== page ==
Creating a culture of dependency is not consistent with addressing genuine need. Government welfare programs often exacerbate the problems they are supposedly intended to solve. The Report tells us the poverty rate in London is 17% (pp. 4, 11). Similarly, the poverty rate in New York State is 15.9%. What was the rate before the imposition of massive government welfare programs? Consider the following, from Brook and Watkins:

It was a minority of a minority who depended on assistance and aid. It’s hard to pin down exact numbers, but in 1824, the Yates Report put the number of paupers in New York state at . . . less than 2% . . . And sociologist Charles Richmond Henderson estimates that as of 1890, the ratio of paupers to population was 1,166 : 1,000,000 (0.1%).

Whatever the exact figure, the evidence suggests that by the time the Industrial Revolution was in full swing, less than 1 percent of the adult population were paupers. And this small sliver was on the receiving end of an astonishing amount of private aid. By the mid-nineteenth century, groups aiming to help widows, orphans, and other “worthy poor” were launched in every major city in America. There were some government welfare programs, but they were minuscule compared to private efforts.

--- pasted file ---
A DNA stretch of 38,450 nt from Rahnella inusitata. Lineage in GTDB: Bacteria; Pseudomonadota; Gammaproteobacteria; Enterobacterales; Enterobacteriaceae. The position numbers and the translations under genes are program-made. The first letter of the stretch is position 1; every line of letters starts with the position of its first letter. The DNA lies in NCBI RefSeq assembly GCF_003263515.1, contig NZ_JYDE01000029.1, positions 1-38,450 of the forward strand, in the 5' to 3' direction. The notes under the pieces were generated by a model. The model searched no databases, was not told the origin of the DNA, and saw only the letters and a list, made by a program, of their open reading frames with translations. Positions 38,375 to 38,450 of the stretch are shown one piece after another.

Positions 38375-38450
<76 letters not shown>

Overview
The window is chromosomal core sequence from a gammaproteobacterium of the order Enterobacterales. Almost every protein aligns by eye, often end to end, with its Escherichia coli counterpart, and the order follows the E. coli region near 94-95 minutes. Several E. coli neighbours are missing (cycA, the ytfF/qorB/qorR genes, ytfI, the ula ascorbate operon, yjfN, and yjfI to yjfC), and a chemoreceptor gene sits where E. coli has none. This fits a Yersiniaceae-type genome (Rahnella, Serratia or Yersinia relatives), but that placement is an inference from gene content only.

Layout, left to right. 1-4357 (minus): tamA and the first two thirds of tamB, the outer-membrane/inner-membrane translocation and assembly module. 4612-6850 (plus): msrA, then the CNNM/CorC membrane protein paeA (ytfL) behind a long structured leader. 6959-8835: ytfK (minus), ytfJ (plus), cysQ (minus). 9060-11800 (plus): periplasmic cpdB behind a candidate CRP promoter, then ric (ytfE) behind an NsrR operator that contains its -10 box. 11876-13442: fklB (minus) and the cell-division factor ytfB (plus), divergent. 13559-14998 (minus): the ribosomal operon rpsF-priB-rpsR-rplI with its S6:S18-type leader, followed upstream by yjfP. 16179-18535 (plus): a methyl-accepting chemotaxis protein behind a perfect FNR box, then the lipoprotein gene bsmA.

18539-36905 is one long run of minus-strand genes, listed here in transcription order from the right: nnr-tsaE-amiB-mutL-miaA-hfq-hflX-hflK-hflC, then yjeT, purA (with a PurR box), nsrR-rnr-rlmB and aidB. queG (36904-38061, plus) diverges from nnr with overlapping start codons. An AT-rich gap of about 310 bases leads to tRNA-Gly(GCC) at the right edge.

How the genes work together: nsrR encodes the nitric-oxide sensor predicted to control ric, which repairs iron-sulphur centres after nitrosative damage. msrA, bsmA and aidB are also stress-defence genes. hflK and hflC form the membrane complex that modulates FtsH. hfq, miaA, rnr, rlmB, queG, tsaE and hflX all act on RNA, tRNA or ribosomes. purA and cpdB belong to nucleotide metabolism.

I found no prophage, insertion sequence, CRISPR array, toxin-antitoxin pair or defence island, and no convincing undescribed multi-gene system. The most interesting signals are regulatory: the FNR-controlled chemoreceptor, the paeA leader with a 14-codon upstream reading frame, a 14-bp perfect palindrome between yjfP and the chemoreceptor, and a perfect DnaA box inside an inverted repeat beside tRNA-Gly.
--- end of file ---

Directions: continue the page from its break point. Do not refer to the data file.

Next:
In fact [writes historian Walter Trattner], so rapidly did private agencies multiply that before long America’s larger cities had what to many people was an embarrassing number of them. Charity directories took as many as 100 pages to list and describe the numerous voluntary agencies that sought to alleviate misery, and combat every imaginable emergency.[5]

Formal, private – voluntary – charitable agencies were ubiquitous, but informal private aid was also substantial. In his book From Mutual Aid to the Welfare State, David Beito writes (emphasis added):

Reciprocal relief was far more prevalent than either governmental or private hierarchical relief. Its most basic expression was informal giving, the countless and unrecorded acts of kindness from neighbors, fellow employees, relatives, and friends. . . .